The Big Man’s farewell to international cricket | Sunday Observer

The Big Man’s farewell to international cricket

8 May, 2022

Right from the outset, West Indies was full of power hitting cricketers. Sir Garfield Sobers, Gordon Greenidge, Desmond Haynes, Vivian Richards, Ricardo Powel, all are power hitters.

In recent times, there are two West Indian names as power hitters that we cannot remove from our minds whatsoever. They are Chris Gayle and Kieron Pollard. It is not merely a pleasure to see them bat, but their very presence on the ground is also very entertaining to watch. Sadly, while Gayle has already retired from Test and One Day Internationals, Kieron Pollard, on April 20, announced his retirement from all versions of international cricket aside from franchise cricket.

Kieron Adrian Pollard was born on May 12, 1987 in Tacarigua, Trinidad, and he will turn 35 in four more days. After making his debut in the 2007 World Cup, he scored 2,706 runs in 123 ODIs at an average of 26.01 with three centuries and 13 half-centuries - his strike rate is 94.41.

Pollard’s T20I debut came in 2008 against Australia. Since then, in a total of 101 T20I appearances, he accumulated 1,569 runs while striking at 135.14 with six fifties including a high score of 75 not out. In bowling, he claimed 55 ODI wickets and 42 T20I wickets. Yet, he never played a Test match for West Indies – he is the one who played the second-most men’s international games (224) without playing a Test after David Miller.

He was also part of the West Indies team, which won the ICC T20 Men’s World Cup in 2012 after defeating Sri Lanka in the finals. Pollard recently led the West Indies in the T20 World Cup 2021 and to a T20I series win over England at home. His last international series was against India in February this year but Windies was clean swept in both the T20Is and ODI series.

Pollard’s statement

Regarding his retirement, Pollard wrote on his Instagram account:

“Hi all, after careful deliberation, I have today decided to retire from international cricket. It was a dream of mine to represent the West Indies team from the time I was a boy of 10 years and I am proud to have represented West Indies cricket for over 15 years in both the T20I and ODI forms of the game.

“Wearing those maroon colours and playing alongside such greats has been a privilege that I never took lightly, giving my heart and soul in every facet of the game – whether bowling, batting or fielding.

“As with many sports, there are highs and lows, but throughout it all I have always felt the unwavering support and love of the fans of West Indies cricket who understand the importance of this great sport to the people of the Caribbean.

“As I move on and make room for those who will carry the game forward in West Indian colours, know that I will always be supporting in whatever way I can.

“It is with profound gratitude for living my dream that I now raise my bat in salute to all that is West Indies cricket.”

In that post Pollard went on to call captaining West Indies “the highest honour bestowed” on him and that he led with “passion, openness, courage, and everything I could ever possibly give both on and off the field without ever compromising my principles and integrity.”

Fellow player’s worrying

Though Pollard bids farewell in a somewhat light hearted way, the real reasons behind the decision are only known by Pollard and the selectors. In fact, most West Indian and some of the world cricketers seemed to be shocked by his sudden announcement. For instance, Chris Gayle, his West Indies teammate, was pleasantly surprised by it. “Can’t believe you retired before me @KieronPollard55,” he tweeted.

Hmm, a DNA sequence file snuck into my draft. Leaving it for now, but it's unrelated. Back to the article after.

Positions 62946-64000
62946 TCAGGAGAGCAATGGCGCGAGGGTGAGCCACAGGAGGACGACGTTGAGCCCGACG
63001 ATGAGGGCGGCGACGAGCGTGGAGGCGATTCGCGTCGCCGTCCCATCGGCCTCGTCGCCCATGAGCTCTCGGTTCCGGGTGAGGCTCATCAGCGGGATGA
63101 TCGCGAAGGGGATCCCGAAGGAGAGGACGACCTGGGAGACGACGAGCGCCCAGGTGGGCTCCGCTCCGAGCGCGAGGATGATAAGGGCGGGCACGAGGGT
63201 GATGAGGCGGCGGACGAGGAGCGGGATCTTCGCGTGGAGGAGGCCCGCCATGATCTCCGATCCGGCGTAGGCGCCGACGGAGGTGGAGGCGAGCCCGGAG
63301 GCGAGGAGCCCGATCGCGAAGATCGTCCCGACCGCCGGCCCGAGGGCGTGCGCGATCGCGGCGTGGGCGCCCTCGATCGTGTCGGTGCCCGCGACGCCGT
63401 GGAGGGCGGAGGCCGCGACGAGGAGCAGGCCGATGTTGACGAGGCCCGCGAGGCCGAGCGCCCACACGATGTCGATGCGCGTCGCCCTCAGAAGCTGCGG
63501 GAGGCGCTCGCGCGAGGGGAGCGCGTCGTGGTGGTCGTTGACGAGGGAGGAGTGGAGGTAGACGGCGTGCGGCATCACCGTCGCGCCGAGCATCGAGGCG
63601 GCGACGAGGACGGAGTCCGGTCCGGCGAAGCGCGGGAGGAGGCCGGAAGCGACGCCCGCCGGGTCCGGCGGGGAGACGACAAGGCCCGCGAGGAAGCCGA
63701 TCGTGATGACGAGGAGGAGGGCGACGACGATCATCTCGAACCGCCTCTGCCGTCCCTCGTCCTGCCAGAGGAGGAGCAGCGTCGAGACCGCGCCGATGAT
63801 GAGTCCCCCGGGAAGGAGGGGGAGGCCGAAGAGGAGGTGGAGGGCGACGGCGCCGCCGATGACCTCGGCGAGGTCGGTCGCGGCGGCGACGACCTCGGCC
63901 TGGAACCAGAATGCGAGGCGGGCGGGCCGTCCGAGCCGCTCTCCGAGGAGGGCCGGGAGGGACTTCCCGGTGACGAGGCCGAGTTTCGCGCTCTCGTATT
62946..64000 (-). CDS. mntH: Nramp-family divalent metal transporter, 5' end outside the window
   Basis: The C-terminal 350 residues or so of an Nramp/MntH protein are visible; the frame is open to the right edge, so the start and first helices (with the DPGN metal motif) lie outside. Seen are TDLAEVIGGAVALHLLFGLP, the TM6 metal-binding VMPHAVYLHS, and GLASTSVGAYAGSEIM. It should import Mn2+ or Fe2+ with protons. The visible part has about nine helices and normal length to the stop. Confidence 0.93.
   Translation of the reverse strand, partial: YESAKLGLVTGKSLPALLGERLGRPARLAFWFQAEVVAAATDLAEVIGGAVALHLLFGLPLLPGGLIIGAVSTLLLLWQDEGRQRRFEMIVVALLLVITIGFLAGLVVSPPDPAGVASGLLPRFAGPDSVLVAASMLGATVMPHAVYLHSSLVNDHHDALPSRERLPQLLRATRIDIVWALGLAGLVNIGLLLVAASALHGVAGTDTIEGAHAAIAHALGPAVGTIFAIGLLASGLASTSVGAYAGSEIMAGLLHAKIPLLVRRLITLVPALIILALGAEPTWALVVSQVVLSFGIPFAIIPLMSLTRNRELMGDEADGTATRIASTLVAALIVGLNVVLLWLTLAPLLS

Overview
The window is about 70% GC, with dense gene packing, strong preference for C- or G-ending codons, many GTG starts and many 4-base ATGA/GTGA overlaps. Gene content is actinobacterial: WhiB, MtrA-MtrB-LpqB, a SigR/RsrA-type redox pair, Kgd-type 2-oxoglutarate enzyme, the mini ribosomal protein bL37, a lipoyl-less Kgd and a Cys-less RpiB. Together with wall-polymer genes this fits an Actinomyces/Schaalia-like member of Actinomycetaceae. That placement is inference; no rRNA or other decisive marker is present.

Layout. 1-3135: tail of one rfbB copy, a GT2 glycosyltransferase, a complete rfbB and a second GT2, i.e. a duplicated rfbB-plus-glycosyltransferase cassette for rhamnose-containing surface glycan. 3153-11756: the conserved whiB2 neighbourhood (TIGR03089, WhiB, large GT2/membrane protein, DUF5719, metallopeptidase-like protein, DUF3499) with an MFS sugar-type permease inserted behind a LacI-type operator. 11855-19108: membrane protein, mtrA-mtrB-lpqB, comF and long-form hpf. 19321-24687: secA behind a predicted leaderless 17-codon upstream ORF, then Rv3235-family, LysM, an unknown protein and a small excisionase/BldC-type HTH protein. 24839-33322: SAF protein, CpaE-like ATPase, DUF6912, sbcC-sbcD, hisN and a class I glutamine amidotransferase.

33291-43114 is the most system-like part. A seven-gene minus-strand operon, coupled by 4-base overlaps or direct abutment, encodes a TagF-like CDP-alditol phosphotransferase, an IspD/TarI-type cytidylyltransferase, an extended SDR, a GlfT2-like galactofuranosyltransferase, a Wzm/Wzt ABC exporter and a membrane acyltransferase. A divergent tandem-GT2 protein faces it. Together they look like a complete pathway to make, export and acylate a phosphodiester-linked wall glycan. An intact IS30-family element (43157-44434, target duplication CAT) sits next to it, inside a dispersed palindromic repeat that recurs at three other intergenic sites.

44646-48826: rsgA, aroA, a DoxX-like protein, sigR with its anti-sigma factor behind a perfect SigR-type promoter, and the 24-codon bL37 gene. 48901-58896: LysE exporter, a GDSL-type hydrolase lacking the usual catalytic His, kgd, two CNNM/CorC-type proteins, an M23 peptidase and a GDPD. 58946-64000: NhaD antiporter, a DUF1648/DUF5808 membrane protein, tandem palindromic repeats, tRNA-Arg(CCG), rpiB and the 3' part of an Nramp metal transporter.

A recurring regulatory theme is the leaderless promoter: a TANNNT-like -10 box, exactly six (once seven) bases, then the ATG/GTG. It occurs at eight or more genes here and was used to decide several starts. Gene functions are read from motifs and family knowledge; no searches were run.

Lasith Malinga, one of Pollard’s former Mumbai Indians teammates, tweeted: “There was more international cricket left in him, but we should respect his decision. Thanks for the entertainment, big man.”

Cricket West Indies reaction

His absence at this point of time might have triggered a great trouble for Cricket West Indies (CWI) as they are ready to compete at 2022 T20 World Cup in Australia later this year, and the ODI World Cup next year in India. Definitely, they will now have to pick a new captain in both formats.

His fingerprint

Yet, Kieron Pollard is not a name one can easily delete. In his records, he is the third batsman after Herschelle Gibbs and Yuvraj Singh to hit 6 sixes in an over in T20I cricket. It was against Akila Dhananjaya during the Sri Lanka tour of the West Indies in 2021. Overall, he led West Indies in 61 matches in the two formats, of which they won 25 and lost 31. Pollard is the only West Indies cricketer to have played 100 T20Is, and he struck the second-most sixes (234) for them in international cricket, after Chris Gayle’s 552.

Pollard is a right hand batsman while bowling in right arm medium. His specialty is his ability to change the game within a short period. According to Indian cricket commentator Sanje Manjrekar, Pollard is someone who could tap a ball for six. This is why he has been the most demanding franchise player around the world.

He has been a permanent member of Mumbai Indians (MI) in IPL since 2010, and in their maiden IPL title in 2013, he was the key figure where he scored an unbeaten 32-ball 60. He has also led Barbados Tridents to the CPL title in 2014, they finished runners-up in 2015. And he was among a few players who accumulated 1000 runs, 50 wickets and 50 catches.

So far he has played 13 IPL tournaments, and scored 3385 runs from 187 IPL matches at an average of 29.18. There, he claimed 16 fifties including highest score 87 runs. His overall strike rate in them is 148.60, and he hit 218 fours and 222 sixes. In this regard, Kieron Pollard is a name which remains for a long long time in cricket history.